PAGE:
There are more ironies.   The Booth patriarch, Junius, had a middle name that will make you laugh.   Brutus.   Junius Brutus Booth.   That’s right, the middle name of the father of the man who assassinated Abraham Lincoln was the name of the man who assassinated Julius (as in sounds like Junius) Caesar!   And the man who played Junius Brutus Booth in “Prince Of Players”, Raymond Massey, was famous primarily for his portrayals on film of none other than Abraham Lincoln.   No, I’m not making this up.   And I know it’s confusing.   I suggest reading this column two or three times to better absorb it all.

      And if you think everything you’ve read up to this point is weird and ridiculous and implausible and hard to believe, brace yourself.   A year before Lincoln was assassinated, in 1864, his eldest son Robert was at a train station in Jersey City, New Jersey (of all places) and was accidentally pushed off the platform by the crowd of people squeezing onto the train.   He would probably have been killed were it not for somebody in the crowd grabbing him by the collar and pulling him to safety.   Robert Lincoln’s savior?   Edwin Booth.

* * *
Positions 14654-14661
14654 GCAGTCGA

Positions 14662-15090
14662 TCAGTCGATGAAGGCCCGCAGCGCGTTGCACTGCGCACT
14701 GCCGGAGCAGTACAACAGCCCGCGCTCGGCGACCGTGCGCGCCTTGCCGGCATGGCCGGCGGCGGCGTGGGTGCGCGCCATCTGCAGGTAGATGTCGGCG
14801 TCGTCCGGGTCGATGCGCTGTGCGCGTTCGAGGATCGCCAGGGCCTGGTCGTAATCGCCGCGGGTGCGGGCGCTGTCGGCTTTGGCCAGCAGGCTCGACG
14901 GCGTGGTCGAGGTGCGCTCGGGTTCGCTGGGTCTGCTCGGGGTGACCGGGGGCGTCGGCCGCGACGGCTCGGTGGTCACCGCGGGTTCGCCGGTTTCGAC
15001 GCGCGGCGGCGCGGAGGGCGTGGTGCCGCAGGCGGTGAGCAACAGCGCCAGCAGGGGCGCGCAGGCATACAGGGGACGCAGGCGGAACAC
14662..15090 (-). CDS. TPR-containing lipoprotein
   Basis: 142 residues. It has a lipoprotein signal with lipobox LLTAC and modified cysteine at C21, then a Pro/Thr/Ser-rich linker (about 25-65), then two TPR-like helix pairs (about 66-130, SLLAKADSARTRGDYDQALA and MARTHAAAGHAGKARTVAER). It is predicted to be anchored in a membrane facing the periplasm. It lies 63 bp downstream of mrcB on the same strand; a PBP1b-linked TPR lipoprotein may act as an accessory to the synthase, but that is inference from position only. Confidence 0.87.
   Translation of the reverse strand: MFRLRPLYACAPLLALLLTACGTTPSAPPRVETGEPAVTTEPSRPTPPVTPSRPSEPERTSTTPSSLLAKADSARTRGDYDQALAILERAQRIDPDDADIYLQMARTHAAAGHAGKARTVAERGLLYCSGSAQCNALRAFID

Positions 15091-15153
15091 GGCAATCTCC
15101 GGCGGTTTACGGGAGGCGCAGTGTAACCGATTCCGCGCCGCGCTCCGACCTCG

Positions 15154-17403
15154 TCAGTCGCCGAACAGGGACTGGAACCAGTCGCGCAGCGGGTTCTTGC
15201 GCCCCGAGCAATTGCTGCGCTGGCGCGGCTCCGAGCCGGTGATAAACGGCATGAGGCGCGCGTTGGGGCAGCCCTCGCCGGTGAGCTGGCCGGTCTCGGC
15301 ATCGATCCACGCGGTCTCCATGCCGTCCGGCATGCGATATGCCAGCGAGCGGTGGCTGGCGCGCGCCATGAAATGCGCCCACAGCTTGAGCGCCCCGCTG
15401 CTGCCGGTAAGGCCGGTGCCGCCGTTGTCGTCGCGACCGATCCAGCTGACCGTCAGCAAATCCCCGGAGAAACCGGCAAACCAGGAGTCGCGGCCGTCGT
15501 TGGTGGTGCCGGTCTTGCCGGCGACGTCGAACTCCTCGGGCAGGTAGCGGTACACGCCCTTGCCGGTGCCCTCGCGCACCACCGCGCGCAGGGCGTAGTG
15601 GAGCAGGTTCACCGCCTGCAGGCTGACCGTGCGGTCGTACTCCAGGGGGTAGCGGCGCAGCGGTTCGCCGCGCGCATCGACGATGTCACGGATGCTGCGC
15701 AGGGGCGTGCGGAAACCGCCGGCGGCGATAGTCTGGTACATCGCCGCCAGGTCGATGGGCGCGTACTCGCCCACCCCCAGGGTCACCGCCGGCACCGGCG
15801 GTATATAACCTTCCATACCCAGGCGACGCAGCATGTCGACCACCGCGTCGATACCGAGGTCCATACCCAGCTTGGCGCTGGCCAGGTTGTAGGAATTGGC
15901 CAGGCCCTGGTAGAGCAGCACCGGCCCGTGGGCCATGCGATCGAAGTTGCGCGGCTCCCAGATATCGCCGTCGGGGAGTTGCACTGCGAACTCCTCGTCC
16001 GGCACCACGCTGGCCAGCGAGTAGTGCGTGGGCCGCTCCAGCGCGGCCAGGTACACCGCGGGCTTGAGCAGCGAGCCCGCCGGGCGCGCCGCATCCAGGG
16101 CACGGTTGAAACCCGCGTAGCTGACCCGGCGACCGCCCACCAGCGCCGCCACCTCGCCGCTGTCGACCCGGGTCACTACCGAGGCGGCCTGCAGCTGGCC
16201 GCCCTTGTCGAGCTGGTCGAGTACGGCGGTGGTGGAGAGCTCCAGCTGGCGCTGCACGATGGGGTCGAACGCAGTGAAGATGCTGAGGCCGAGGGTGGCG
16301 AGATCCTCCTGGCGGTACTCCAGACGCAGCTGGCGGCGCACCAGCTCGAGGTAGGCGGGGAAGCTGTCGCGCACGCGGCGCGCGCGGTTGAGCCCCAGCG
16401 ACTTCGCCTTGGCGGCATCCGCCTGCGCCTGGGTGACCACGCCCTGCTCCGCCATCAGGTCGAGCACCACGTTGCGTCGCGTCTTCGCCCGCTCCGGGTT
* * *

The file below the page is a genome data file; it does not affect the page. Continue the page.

Summary: The president’s son’s life is saved by the brother of the man who would take the president’s life less than six months hence.   Ya gotta love it.   Here’s how Robert Lincoln described the incident over forty years later:  The incident occurred while a group of passengers were late at night purchasing their sleeping car places from the conductor who stood on the station platform at the entrance of the car. The platform was about the height of the car floor, and there was of course a narrow space between the platform and the car body. There was some crowding, and I happened to be pressed by it against the car body while waiting my turn. In this situation the train began to move, and by the motion I was twisted off my feet, and had dropped somewhat, with feet downward, into the open space, and was personally helpless, when my coat collar was vigorously seized and I was quickly pulled up and out to a secure footing on the platform. Upon turning to thank my rescuer I saw it was Edwin Booth, whose face was of course well known to me, and I expressed my gratitude to him, and in doing so, called him by name.”    God sure has a sense of humor.